$135 million Beverly Hills estate featured in ‘The Godfather’ and ‘The Bodyguard’—take a look inside
This massive 50,000-square-foot estate in Beverly Hills has a glamorous Hollywood past: It’s the former home of William Randolph Hearst, and Jacqueline and John F. Kennedy spent their honeymoon there.
Known as the Beverly House, the 19-bedroom, 29-bathroom compound is currently on the market for $135 million.
The lavish estate has also lured Hollywood producers — it was featured in 1972’s “The Godfather,” and 1992’s “The Bodyguard” with Whitney Houston and Kevin Costner.
Off screen, financier Leonard Ross has owned the 3.5 acre property for more than 40 years.
Inside, the home is filled with eye-catching architectural details like this living room with elegant arched ceilings.
There’s also a unique, two-story library with hand-carved woodwork and an up-stairs balcony.
“It’s always been one of my favorite rooms, when you come in and you feel the expanse, the height,” Ross told CNBC.
The billiard room has an ornate wooden ceiling, an antique fireplace and pool-table.
Downstairs, Ross added some Hollywood glam of his own, with an Art Deco style lounge that he says, he modeled after Hugh Hefner’s former Beverly Hills club, “Touch.”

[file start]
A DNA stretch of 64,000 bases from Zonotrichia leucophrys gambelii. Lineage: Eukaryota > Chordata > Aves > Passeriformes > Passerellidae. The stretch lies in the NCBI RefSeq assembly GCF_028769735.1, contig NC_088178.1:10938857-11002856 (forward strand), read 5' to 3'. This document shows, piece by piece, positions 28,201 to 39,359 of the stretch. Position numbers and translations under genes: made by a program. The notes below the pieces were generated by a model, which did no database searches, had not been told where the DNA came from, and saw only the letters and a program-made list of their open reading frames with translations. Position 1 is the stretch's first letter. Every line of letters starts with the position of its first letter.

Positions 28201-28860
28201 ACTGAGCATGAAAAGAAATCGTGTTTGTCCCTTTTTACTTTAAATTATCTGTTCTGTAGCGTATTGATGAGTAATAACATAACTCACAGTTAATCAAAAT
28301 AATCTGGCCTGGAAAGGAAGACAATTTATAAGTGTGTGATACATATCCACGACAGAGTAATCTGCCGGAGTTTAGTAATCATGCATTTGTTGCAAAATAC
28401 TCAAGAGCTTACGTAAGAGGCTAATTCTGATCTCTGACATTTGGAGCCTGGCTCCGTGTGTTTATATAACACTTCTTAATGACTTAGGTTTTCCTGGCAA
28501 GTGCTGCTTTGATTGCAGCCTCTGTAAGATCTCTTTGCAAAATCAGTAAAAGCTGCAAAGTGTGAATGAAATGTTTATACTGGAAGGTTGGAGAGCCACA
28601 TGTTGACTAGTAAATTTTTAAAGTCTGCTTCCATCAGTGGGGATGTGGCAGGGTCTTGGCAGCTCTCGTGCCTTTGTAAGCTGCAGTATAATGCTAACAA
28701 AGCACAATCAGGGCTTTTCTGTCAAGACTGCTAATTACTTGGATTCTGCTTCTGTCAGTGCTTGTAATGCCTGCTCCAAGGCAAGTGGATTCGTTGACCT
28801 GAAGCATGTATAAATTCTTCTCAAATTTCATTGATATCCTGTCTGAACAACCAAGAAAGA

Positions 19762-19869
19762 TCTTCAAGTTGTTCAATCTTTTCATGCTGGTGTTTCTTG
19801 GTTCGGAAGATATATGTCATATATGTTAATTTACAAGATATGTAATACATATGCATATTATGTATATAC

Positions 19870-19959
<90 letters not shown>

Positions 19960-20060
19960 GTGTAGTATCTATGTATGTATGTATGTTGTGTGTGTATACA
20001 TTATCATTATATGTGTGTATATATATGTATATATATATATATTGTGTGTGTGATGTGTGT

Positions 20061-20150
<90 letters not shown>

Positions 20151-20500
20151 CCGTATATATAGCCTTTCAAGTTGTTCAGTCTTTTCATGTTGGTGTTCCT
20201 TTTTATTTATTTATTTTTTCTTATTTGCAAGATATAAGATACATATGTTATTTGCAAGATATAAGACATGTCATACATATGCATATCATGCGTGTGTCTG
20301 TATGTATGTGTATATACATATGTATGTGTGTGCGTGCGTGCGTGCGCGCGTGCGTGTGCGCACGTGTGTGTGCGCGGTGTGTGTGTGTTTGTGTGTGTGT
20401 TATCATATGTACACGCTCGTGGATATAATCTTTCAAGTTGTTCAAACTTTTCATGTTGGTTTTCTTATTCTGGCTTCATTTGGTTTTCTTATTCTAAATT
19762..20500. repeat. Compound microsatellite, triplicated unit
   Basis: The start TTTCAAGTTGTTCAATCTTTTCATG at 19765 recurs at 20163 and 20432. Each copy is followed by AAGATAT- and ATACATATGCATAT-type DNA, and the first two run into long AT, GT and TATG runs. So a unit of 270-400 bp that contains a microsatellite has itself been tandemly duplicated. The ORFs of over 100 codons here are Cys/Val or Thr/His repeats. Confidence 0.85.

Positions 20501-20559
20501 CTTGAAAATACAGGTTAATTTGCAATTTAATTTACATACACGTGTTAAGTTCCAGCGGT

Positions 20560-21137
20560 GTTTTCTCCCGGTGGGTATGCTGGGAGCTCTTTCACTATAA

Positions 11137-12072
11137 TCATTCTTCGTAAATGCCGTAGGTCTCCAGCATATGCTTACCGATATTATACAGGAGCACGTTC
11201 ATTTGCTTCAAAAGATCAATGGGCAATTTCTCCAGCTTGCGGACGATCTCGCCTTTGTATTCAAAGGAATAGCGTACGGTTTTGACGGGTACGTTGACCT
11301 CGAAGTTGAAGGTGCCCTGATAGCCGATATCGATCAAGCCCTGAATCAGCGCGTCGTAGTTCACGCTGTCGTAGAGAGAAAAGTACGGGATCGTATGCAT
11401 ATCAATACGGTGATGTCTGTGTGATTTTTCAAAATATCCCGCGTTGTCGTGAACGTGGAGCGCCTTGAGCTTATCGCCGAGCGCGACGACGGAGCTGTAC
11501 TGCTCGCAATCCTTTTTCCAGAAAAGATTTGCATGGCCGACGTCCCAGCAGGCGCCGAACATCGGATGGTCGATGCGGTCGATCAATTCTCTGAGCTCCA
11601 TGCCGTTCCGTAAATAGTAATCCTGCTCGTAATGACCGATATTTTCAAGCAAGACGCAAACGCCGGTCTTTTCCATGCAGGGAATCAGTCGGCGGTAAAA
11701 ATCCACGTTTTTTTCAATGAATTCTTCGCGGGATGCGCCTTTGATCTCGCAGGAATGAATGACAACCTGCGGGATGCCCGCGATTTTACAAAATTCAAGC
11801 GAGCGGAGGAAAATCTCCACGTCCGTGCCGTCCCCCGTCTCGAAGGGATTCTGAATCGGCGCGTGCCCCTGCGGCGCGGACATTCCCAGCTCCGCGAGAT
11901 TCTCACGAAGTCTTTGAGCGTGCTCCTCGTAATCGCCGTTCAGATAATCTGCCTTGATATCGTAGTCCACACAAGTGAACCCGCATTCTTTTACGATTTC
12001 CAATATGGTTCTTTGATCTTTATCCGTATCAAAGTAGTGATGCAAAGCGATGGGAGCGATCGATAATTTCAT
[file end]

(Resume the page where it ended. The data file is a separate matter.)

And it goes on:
When the club closed, Ross purchased the doors that the creator of Playboy commissioned, the etched glass and the bar.
“When I took the bar out it fell apart, so I had to rebuild the bar, rebuild this room around it,” Ross says.
With two dining rooms, hallways over 100 feet long, and massive terraces, Ross can entertain up to 1,000 guests at The Beverly House.
Glamour, space, privacy and security makes The Beverly House a destination for both corporate events and ultra-high-net-worth private rentals.
And Ross says he’s rented the property for exorbitant rates.
“The lease for monthly occupancy is generally $600,000 to $900,000,” Ross says. Or alternatively, “$20,000 to $30,000 a day.”
After listing the property for $195 million in 2016 with no buyers, Ross is offering what he calls a co-ownership deal for the home. Rather than dropping $135 million for single-ownership, Ross is also open to someone buying a percentage of the home.
A “beneficial ownership interest in The Beverly House LLC” would give “exclusive usage as and when desired, and diversification of investment,” Ross says.
“This estate has such an incredible pedigree and history,” says listing agent Aaron Kirman. “It’s a period piece of architecture that reveals the true legacy of Hollywood’s rich history.”
Written By Jessi Joseph